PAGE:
The two departments of ego and attachment work together in your mind, and as long as they do, whatever sense pleasure you enjoy, wherever you go, whatever friends you have, nothing lasts.
Your ego makes a wrong projection on an object and your attachment follows without hesitation and gets completely stuck on, or tied to, that object.
This splits and severely agitates your mind.
I’m sure you can philosophize intellectually that things are impermanent but if you check more deeply into how your ego interprets objects, what it projects onto them, you will find that it’s expecting them to last, perceiving them as permanent.
When two people get married, their egos’ interpretation is that they should be together forever, in life and even after death. It’s so exaggerated. There’s no way people can make that kind of decision. It’s not up to them; it’s up to karma. Uncontrollably, karmic energy decides which partner lives and which dies.
And when one finally does, the other misses him or her badly and experiences tremendous suffering.
All that worry and weeping, missing and memory, comes from the two mental departments of ego and attachment. Not understanding the impermanent nature of phenomena and expecting to live happily ever after, as ego and attachment wish, brings the reaction of misery. That is a karmic result, or effect. If you understand impermanence there’s no upset, no misery; you accept death as a natural thing. In fact, you expect it to happen. With understanding, there’s no worry. You know separation is natural.
Therefore, instead of blindly following the grasping and attachment that result from the way your ego interprets things, it’s better to renounce. Perhaps you think that when I say renounce I mean that you should get rid of all your possessions, but true renunciation isn’t physical, it’s mental. It doesn’t refer to what things are worth monetarily but to how your mind values them. Your mind makes things seem very important because it does not see their reality and grossly overestimates their nature.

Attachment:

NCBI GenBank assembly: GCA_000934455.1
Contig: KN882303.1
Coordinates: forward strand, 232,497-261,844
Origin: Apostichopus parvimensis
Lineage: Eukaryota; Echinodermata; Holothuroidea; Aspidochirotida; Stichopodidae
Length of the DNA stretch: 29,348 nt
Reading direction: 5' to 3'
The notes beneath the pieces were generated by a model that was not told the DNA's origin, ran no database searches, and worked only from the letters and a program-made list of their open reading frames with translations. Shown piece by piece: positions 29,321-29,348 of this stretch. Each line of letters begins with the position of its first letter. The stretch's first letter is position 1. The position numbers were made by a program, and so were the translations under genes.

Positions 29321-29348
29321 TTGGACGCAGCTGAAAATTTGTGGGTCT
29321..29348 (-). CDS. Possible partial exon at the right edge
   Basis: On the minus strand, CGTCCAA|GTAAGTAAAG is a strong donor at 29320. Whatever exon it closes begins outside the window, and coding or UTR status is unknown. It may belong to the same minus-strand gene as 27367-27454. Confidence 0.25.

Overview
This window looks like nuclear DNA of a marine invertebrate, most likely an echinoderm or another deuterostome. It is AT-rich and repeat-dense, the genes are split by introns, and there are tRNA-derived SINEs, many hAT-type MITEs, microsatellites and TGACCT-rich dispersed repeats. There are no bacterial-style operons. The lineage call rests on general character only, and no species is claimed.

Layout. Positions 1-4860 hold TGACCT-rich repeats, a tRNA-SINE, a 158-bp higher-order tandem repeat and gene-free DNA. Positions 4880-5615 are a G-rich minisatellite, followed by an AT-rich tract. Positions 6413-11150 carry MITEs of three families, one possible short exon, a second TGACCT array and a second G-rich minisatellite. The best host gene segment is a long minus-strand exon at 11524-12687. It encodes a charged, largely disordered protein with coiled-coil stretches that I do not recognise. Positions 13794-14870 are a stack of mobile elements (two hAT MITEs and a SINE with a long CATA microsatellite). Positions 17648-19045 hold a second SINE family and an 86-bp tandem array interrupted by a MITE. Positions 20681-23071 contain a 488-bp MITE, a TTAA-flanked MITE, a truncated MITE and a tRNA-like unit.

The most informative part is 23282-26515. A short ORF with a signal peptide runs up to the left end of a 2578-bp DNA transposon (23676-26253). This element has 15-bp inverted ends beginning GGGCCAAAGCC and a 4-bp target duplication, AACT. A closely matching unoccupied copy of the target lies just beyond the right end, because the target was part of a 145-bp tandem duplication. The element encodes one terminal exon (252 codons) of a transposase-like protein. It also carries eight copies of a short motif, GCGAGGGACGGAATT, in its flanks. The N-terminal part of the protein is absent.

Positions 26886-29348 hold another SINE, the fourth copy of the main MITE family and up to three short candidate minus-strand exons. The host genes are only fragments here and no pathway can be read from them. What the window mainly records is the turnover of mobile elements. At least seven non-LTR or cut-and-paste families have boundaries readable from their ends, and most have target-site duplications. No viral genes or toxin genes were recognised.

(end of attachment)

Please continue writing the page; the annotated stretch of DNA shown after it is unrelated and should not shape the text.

When you know that phenomena are changeable, transitory and impermanent by nature you expect things to disappear. Of course, as I just said, everybody knows this intellectually, but when you meditate on the sensations of your body and mind you experience their automatically-changing nature.
That’s not intellectual philosophy, it’s personal experience.
Other objects, such as your family and friends, material possessions, or whatever else may be your biggest object of attachment, are the same in nature. Everything is transitory, momentary; nothing lasts. We cling to these things because we think that they’re helpful, but try to ascertain whether they really help or harm your mind.
Perhaps instead of inducing peace of mind they prevent it. You check up.
Of course, it depends on your own mind. Generally speaking, the greater the number of objects of attachment around you, the more your mind is split, agitated and disordered. That’s natural; you check up. As long as the association of these two departments of ego and attachment occupies the mind, who can be happy? Even the richest man on Earth will be miserable if these two departments occupy his mind.
Therefore, don’t grasp too much at the future, imagining, “If only I had this, that and the other, I’d be happy. Oh, how I wish I had those things in my life.” It’s not true.
You can never be sure. To your ego’s interpretation, a friend, husband or wife can only be of help. Your ego grasps, “My life would be so much better if only I had somebody.” But think of a couple that stays together for, say, ten years, through countless ups and downs, pretending to be happy; maybe happy half the time and unhappy the rest. Even after all that, there’s still much attachment. Then the husband dies and for the next ten years the wife is miserable. She suffers; she’s lonely; she can’t get him out of her mind. So what was actually worthwhile? She’s spent ten years of her life building, building, building attachment, her ego pretending to be happy, happy, happy, and then, when her great object of attachment disappears, she gets another ten years of misery and worry.
For ten years she’s had the idea, “My husband helps my life,” but did he really? Perhaps the only help she got from him was another ten years of misery.
When you realize how absolutely unrealistic and silly these two departments are you’ll see how silly you are to keep following that association. It’s a psychological thing, not a matter of saying, “I have attachment to this object; I’d better get rid of it.” That’s not what I mean by renunciation. It’s mind, not matter. Therefore, don’t feel threatened that when I say “renounce” you’re going to lose all your material possessions. You have to understand that Lord Buddha’s renunciation is psychological.
Read more from Lama Yeshe’s Ego, Attachment and Liberation. This book contains the teachings and meditations Lama gave at a five-day retreat that he led near Melbourne, Australia, in March 1975. Edited by Nicholas Ribush.
Freely available from Lama Yeshe Wisdom Archive.
Author: Lama Yeshe
Editor: Renée Picard
Images: via the author